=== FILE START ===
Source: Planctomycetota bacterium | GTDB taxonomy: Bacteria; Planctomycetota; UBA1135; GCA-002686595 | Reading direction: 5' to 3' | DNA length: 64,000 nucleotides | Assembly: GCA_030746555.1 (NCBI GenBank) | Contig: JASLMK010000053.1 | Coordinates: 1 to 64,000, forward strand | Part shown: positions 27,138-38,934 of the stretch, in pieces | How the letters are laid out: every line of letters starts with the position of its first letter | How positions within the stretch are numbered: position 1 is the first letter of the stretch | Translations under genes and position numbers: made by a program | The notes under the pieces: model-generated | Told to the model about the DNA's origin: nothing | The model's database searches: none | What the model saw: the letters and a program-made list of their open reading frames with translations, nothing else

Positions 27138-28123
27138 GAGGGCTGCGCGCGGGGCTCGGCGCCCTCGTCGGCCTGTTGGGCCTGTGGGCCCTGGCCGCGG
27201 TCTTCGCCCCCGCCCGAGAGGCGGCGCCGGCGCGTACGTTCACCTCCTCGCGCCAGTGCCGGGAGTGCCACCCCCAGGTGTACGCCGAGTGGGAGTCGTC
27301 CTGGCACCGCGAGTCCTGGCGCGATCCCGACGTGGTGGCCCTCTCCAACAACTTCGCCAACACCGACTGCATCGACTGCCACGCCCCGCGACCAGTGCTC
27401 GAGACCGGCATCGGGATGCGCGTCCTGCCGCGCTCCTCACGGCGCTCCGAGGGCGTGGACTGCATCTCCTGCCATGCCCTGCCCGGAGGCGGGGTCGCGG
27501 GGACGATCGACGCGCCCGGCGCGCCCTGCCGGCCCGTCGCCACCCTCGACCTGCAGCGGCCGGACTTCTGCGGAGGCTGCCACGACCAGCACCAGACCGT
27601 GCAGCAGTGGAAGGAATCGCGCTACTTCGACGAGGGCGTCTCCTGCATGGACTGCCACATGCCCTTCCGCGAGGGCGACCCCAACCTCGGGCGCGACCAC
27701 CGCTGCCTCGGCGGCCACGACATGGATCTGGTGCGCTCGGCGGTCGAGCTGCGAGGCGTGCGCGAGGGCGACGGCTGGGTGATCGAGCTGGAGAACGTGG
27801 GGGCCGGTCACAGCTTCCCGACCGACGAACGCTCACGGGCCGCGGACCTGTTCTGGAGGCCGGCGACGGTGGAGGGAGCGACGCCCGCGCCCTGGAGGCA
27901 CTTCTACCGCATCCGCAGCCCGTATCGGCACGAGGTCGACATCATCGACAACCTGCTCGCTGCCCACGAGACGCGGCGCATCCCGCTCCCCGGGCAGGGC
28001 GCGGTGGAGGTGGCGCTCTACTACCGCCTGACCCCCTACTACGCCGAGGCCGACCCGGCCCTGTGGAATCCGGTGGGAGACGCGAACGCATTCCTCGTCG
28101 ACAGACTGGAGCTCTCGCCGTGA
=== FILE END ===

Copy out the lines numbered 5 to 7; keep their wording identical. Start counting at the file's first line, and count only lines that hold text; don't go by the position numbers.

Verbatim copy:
27301 CTGGCACCGCGAGTCCTGGCGCGATCCCGACGTGGTGGCCCTCTCCAACAACTTCGCCAACACCGACTGCATCGACTGCCACGCCCCGCGACCAGTGCTC
27401 GAGACCGGCATCGGGATGCGCGTCCTGCCGCGCTCCTCACGGCGCTCCGAGGGCGTGGACTGCATCTCCTGCCATGCCCTGCCCGGAGGCGGGGTCGCGG
27501 GGACGATCGACGCGCCCGGCGCGCCCTGCCGGCCCGTCGCCACCCTCGACCTGCAGCGGCCGGACTTCTGCGGAGGCTGCCACGACCAGCACCAGACCGT